Friends of the Park
Please take this quick survey to let us know what programs and events
you would like to see in the Park!
The Mariners’ Museum Park is 550 acres of privately maintained, naturally wooded property that offers visitors a quiet and serene place to walk, run, or picnic. Within the Park is the 167-acre Lake Maury, named for the famed 19th-century oceanographer and native Virginian, Matthew Fontaine Maury.
Following the shoreline of Lake Maury is the five-mile Noland Trail. Dedicated as a gift from the Noland Family in 1991 and with significant ongoing financial support from the Noland Family, the trail has fourteen bridges, picnic areas, benches, handicap access, and mile markers. Each fall The Mariners’ Museum hosts a Park celebration that includes the Noland Trail Marathon and Relay and a family-friendly fall festival.
The Mariners’ Museum Park is open daily to the public. Benches at approximately every half-mile offer places of rest along the trail, and views of Lake Maury can be found around every corner.
The famous Lions Bridge, a dam that provides a breathtaking view of the James River, remains a highlight for visitors—a perfect family gathering place to enjoy the Museum Park. The beauty of the dam is enhanced by several fine pieces of statuary designed by Anna Hyatt Huntington, sculptor and wife of Museum founder Archer Milton Huntington. Four stone lions were mounted on the ends of the parapets of the dam in October 1932. Anna also created and dedicated a monument entitled Conquering the Wild that overlooks the Lions Bridge, the park, and Lake Maury.
The Park and Trail are FREE and open to the public
Closed Thanksgiving and Christmas Day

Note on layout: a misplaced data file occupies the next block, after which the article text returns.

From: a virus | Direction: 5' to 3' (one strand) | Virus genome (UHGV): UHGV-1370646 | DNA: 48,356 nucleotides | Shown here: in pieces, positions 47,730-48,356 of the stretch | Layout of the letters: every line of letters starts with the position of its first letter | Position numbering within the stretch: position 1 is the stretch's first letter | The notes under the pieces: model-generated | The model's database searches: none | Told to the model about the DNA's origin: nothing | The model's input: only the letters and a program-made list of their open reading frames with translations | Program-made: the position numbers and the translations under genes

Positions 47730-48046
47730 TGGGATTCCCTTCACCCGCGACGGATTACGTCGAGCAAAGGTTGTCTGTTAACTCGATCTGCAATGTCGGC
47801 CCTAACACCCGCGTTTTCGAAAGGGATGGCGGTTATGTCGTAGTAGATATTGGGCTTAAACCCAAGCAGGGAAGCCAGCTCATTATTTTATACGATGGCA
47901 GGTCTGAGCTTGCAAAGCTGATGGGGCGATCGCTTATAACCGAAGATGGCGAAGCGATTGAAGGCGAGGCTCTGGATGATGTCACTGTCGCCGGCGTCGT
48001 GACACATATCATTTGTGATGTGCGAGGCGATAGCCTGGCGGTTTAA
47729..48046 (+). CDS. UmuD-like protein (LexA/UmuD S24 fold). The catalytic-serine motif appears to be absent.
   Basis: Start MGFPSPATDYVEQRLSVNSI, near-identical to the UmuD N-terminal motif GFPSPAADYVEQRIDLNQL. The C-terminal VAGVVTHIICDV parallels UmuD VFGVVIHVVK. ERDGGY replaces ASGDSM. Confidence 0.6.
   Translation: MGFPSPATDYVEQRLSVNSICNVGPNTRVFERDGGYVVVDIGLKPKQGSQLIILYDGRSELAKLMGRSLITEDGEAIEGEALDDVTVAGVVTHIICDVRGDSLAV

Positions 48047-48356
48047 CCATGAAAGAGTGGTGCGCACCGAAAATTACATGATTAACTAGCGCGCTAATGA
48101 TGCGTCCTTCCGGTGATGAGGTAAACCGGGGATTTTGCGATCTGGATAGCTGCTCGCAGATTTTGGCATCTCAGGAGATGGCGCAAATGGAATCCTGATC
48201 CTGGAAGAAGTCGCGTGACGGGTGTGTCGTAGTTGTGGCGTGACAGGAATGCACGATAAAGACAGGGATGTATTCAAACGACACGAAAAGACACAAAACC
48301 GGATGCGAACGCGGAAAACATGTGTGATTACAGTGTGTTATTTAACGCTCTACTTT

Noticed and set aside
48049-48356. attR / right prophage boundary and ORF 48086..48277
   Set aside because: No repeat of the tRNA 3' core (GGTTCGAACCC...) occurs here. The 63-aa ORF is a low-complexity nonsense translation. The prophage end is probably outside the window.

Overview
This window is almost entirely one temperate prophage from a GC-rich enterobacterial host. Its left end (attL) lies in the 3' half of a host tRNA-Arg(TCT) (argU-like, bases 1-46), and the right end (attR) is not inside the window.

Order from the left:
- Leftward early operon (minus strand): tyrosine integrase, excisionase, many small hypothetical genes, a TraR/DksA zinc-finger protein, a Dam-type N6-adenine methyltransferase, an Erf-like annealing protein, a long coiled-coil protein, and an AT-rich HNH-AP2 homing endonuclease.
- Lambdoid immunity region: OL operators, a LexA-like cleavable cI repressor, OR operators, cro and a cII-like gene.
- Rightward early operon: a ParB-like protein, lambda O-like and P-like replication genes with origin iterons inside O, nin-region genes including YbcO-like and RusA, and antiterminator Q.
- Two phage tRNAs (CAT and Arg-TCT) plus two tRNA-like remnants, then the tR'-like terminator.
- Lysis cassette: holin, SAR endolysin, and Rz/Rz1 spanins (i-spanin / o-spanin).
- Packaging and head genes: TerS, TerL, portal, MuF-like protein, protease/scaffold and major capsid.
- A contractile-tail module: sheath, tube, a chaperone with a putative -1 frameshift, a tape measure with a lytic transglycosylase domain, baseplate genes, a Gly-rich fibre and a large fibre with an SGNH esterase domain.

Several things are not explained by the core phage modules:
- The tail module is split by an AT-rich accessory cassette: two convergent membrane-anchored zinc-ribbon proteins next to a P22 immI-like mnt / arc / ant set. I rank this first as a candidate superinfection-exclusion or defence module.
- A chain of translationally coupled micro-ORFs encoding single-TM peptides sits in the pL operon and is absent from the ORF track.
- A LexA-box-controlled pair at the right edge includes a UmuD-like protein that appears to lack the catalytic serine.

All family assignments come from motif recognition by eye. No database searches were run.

The longleaf pine is the rarest of nine native pine tree species found in Virginia. Timber from once-vast longleaf forests literally built colonial Virginia and the Peninsula’s shipbuilding industry. Today, longleaf pines only cover three percent of their historical range.
The Mariners’ Museum and Park partnered with Newport News Shipbuilding and The Nature Conservancy to plant a longleaf pine grove in The Mariners’ Museum Park this spring to help in the restoration of the tree species. Each tree also commemorates a ship commissioned at the shipyard and honors our shipbuilding heritage.
Video Produced by Newport News Shipbuilding
Museum Maintenance and Protection Services staff members are in the park at various times. Feel free to seek them out if you have questions or need assistance. The following rules were established to protect both the lake and park environments, and to help keep our pleasant, family atmosphere.
While the Museum improves the boating and fishing opportunities for Park guests, boating and fishing are currently restricted.
Each element of our Park – the forest, the wildlife, and the lake – are all connected to one another. At the end of January, we hosted a Town Hall meeting where we began to engage the people in our community who love the Park and the Lake in a discussion about the future of what we now call our “living collection.” We are thinking about the Park and Lake in three ways:
The health and sustainability of this important natural resource is our top priority.
At this time, we are concerned about the quality of our water. We’ve taken many steps to understand the health of the lake including having master naturalists test the water quality. You may have even seen them out on kayaks in recent months! Many factors play into the health of the lake including the current construction happening on Warwick Boulevard, which requires dropping the water level to a shallow depth that limits water activity. We are striving to be as environmentally responsible as possible and ask for your patience while we strategically craft our plan to have sustainable fishing and boating on Lake Maury. We want nothing more than to open our waters to the community. We will get there. It will just take some time and we appreciate your patience with us as we work through it.